When Jeff Cordell was around nine years old, he decided that he wanted to be a marine biologist. Growing up near Puget Sound, he spent many summer and weekend days at the beach and in the water, collecting and identifying all kinds of invertebrates.
Later, as an undergraduate at Huxley College of Environmental Studies, Jeff worked in a lab, sorting and identifying biota from Puget Sound beaches; he also spent three summers working in the Arctic, collecting invertebrates before oil drilling commenced there.
After graduating from college, Jeff got a job at the (then) School of Fisheries, working at the Big Beef Creek research station, sorting and identifying salmon diets and invertebrate samples, and being part of impact studies of the new Trident submarine base on Hood Canal. This was the start of his collaborations with Charles “Si” Simenstad and the Wetland Ecosystem Team (WET), which have lasted for 43 years. Jeff eventually became manager of the taxonomy lab on campus, got his MS, and became a SAFS principal investigator.
“For over 40 years, Jeff has been a uniquely strong collaborator and research initiator for WET. He and I have integrated our scientific curiosities over diverse estuarine/coastal ecosystems—his infinite detail of epibenthic and pelagic invertebrate taxonomy and ecology inter-facing with my wider view of food webs and estuarine habitat associations. We have collaborated on journal publications and innumerable technical reports. Although he is stepping back from full-time academic pursuits, I expect that he will continue to contribute rare insights into the ecology of these unique estuarine fauna.”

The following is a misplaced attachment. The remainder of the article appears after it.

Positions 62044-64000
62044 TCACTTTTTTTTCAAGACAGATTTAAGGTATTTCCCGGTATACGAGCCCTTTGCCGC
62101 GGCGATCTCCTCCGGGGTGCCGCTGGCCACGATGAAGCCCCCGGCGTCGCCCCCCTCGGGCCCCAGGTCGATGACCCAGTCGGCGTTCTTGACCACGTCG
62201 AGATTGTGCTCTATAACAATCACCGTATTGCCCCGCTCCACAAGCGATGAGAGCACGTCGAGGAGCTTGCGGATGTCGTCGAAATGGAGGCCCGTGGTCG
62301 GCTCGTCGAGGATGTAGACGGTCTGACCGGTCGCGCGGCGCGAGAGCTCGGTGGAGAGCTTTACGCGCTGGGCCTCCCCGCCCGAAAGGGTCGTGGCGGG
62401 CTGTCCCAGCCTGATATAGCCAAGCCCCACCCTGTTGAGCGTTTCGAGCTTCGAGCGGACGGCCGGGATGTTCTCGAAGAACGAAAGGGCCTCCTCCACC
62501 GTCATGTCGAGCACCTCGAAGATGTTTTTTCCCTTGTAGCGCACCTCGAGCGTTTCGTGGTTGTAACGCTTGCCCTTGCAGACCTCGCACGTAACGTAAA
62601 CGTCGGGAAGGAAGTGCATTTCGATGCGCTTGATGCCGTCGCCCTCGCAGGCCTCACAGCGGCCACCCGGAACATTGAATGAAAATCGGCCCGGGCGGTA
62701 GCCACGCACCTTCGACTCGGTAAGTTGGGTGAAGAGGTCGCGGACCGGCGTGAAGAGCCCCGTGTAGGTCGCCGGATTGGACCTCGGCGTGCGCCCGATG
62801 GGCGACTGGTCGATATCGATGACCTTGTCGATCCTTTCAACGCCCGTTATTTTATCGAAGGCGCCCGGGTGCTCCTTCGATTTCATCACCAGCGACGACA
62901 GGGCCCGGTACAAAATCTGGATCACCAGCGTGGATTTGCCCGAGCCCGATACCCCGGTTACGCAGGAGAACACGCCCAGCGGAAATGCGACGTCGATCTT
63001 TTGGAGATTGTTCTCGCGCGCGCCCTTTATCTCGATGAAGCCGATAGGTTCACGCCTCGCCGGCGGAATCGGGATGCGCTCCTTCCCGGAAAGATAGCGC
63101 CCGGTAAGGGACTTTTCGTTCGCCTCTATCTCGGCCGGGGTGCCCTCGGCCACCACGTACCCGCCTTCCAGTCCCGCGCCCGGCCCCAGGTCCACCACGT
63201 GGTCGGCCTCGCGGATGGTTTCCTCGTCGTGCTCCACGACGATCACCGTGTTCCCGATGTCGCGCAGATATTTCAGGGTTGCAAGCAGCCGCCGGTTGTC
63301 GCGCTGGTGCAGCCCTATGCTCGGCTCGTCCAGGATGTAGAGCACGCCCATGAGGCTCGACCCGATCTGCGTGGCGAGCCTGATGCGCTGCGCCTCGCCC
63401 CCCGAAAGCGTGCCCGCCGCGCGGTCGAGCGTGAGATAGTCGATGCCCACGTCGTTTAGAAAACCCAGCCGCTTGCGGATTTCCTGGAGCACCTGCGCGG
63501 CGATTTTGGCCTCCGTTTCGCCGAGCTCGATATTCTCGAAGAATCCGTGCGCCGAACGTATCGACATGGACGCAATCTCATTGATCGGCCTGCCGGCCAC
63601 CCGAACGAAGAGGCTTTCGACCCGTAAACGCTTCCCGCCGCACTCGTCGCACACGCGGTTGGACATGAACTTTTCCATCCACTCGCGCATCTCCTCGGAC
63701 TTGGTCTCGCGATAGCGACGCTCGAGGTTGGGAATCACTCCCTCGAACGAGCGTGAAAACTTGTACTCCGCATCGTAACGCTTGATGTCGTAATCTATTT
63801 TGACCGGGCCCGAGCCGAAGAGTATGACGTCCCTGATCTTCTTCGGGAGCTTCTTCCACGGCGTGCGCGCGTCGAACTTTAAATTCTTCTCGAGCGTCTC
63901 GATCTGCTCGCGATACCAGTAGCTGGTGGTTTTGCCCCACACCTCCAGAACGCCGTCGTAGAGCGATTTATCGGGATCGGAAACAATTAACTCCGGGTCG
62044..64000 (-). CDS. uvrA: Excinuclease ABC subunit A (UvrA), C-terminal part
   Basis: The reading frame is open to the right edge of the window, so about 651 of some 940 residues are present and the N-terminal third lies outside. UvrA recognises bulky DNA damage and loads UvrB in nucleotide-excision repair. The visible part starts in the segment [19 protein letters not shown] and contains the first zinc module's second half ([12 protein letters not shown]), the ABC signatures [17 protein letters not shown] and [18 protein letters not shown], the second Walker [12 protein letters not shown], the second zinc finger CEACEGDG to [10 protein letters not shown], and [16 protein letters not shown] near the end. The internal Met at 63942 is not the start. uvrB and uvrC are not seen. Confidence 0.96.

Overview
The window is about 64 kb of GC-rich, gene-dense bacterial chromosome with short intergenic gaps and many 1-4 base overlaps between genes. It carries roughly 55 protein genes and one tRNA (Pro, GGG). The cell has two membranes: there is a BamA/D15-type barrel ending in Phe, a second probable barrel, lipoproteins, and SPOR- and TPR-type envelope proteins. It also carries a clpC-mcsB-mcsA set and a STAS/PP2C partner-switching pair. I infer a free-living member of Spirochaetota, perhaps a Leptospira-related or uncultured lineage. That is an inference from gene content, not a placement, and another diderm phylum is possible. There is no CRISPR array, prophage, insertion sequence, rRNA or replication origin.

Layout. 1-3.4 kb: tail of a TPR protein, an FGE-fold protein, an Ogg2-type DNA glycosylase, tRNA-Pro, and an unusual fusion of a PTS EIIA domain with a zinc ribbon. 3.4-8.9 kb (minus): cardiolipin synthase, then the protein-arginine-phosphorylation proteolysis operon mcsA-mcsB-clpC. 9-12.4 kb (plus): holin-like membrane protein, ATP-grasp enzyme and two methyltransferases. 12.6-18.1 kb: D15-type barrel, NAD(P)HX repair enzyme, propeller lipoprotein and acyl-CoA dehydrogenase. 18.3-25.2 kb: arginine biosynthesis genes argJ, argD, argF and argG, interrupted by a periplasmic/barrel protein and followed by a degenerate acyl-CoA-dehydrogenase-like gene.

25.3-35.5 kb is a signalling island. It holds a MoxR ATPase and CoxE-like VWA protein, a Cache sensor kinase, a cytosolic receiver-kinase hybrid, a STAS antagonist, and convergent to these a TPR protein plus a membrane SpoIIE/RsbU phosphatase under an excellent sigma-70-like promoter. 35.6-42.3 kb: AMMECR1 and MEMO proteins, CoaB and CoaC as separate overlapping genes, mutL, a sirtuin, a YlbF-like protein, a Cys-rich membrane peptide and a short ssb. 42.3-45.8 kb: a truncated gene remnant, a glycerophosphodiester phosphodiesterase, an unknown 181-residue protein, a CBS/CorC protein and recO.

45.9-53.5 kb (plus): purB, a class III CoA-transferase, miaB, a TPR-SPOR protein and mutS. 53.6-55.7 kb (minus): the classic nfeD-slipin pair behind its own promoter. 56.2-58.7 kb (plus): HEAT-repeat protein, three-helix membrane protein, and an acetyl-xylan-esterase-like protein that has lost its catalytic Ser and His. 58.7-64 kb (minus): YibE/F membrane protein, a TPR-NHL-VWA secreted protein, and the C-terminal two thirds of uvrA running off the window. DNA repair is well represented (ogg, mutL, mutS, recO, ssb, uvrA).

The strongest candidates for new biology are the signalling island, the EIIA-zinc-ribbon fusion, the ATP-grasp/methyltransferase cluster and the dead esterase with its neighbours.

—Charles “Si” Simenstad, Professor Emeritus
When asked about his most memorable projects, Jeff named several favorites: conducting plankton surveys in west coast estuaries; working with the Smithsonian Institution to investigate patterns of invasive invertebrates along the east and west coasts of the United States; evaluating floodplain and estuary restoration efforts throughout the region; conducting a study of non-indigenous organisms being discharged from ships’ ballast into Puget Sound; and working on long-term studies of the biology and ecology of the lower Columbia River. Recently, Jeff has been monitoring the function of restored wetlands within Seattle’s industrialized Duwamish waterway and also developing and implementing fish-friendly habitat that has been incorporated into Seattle’s new seawall.
Jeff said, “It is great to be able to give something back to my home region.”
Jeff credits SAFS and WET for giving him the opportunity to have a non-traditional career in an academic setting. He explained, “As a non-faculty researcher, I would guess that there aren’t too many places that would have allowed me to stretch intellec-tually and go on to lead my own research and to mentor and support graduate students.” He also emphasized that his relationships with faculty, colleagues, and students have been special to him.
Jeff said that over his 43 years at SAFS, “The biggest changes are the complete turnover in faculty and the broadening in focus from research on aquaculture, fish stocks, and fisheries to more holistic ecosystem studies.” He noted that, in a more general sense, “the biggest change has clearly been the development of technologies in computers and monitoring equipment.”
Jeff feels fortunate that his retirement plan allows him to return to the UW as a part-time employee. He plans to continue his work with students and staff on his favorite research projects.